Understanding the difference between more common dips in mood and seasonal affective disorder is important. In this article, we explore the tell-tale signs of SAD, as well as useful tips that will help lift your mood in the winter.
With the onset of Autumn, cooler air, wet weather fronts and what feels to be shorter days, it’s normal for many people to feel more melancholy and less inclined to go outside. However, defining the difference between a case of feeling the more common effects of winter and Seasonal Affective Disorder (SAD) is trickier than you may believe. And unfortunately, many people suffering from SAD ignore what is a real, treatable illness and put it down to being an inevitable result of the season.
SAD is more than the 'winter blues'
As you may be aware, it can be very easy to dismiss a particularly miserable week or low mood as a case of the ‘winter blues’. But could shrugging it off and expecting it to simply disappear when the sun comes out or a new day starts, actually be hiding a bigger problem?
Seasonal Affective Disorder is a complex depressive illness that has been shown to affect as many as 1 in 3 people in the UK (according to 2014 research by The Weather Channel and YouGov). Moreover, according to this research, women are 40 per cent more likely to experience this condition.
Simply said, SAD is often triggered by the lack of sunlight that comes with autumn and winter and this causes a change in people’s levels of melatonin and serotonin hormones. These hormones are both produced in the brain and contribute to the functions of mood, sleep and appetite - otherwise known as our circadian rhythms. To disrupt the production of these hormones can result in a number of problems that include depression, lack of energy, a lack of concentration, overeating and consequent weight gain, a loss of libido and sudden mood changes or hypomania (overactivity) in the spring.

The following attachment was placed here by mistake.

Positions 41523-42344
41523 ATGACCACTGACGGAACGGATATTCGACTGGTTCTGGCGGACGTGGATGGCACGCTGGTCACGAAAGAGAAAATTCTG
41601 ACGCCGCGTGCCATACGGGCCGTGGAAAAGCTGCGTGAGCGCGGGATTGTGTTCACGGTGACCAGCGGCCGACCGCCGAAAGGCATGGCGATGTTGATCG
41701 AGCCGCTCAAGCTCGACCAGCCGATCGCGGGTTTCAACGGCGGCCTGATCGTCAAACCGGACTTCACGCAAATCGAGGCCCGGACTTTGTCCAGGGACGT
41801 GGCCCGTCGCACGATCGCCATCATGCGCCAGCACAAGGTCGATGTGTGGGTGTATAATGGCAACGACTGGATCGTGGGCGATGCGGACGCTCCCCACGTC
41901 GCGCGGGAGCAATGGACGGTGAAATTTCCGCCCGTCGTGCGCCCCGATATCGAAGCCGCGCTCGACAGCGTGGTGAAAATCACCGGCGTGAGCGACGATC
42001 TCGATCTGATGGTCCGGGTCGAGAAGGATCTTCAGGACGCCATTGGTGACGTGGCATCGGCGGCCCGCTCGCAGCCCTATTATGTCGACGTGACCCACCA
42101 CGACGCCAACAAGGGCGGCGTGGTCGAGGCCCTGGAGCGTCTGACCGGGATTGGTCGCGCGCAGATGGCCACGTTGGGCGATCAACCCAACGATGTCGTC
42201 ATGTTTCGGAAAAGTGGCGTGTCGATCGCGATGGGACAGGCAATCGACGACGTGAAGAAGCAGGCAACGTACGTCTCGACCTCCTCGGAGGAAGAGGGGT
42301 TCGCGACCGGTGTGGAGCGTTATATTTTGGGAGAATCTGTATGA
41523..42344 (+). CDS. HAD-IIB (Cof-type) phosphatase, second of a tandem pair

It is important that sufferers of SAD have a doctor’s diagnosis before treatment. If you have an inkling that you or a loved one may have it, please make an appointment with a GP or a medical professional.
What does SAD mean for you?
SAD can affect individuals differently with many symptoms disrupting or causing problems with social activities, routines and relationships. For some sufferers of SAD, the effects can become severe and have a drastic impact on their daily routines, causing them to take time off work, cancel regular appointments or avoid going outside at all.
If you’re a person who tends to stay inside because of joint or muscular problems that are exaggerated by winter, you are at a particular risk of being affected by SAD as getting sunlight will ultimately be more difficult.
If you at all feel that you’re finding it difficult to do your usual activities, are no longer enjoying them and may struggle to get out of bed then you should speak to a medical professional or doctor. Other common effects of seasonal affective disorder include a strongly increased desire to eat (carbohydrates, sweet treats and fatty comfort foods are especially common for those with SAD), sleep and a loss of a sense of time. A big indicator of whether you have SAD is also when it seems to affect you. For example, if you tend to only be affected by the above symptoms in the autumn and winter, it is likely to be because of SAD.
What to do if you think you have SAD
Firstly, it’s hugely important to make an appointment with a doctor or health care professional to find out whether you have seasonal affective disorder. Having an open conversation about the way that you are feeling during these months is essential to being able to find treatment and ways to cope with SAD.
According to past research by medical professionals and psychiatrists, men are much less likely to visit the doctor in comparison to women. Elderly men, in particular, can fall victim to this, brought on by a mentality that men can’t be weak or discuss personal problems. Because of this, it’s also important to recognise the tell-tale traits of SAD in your friends or partner too.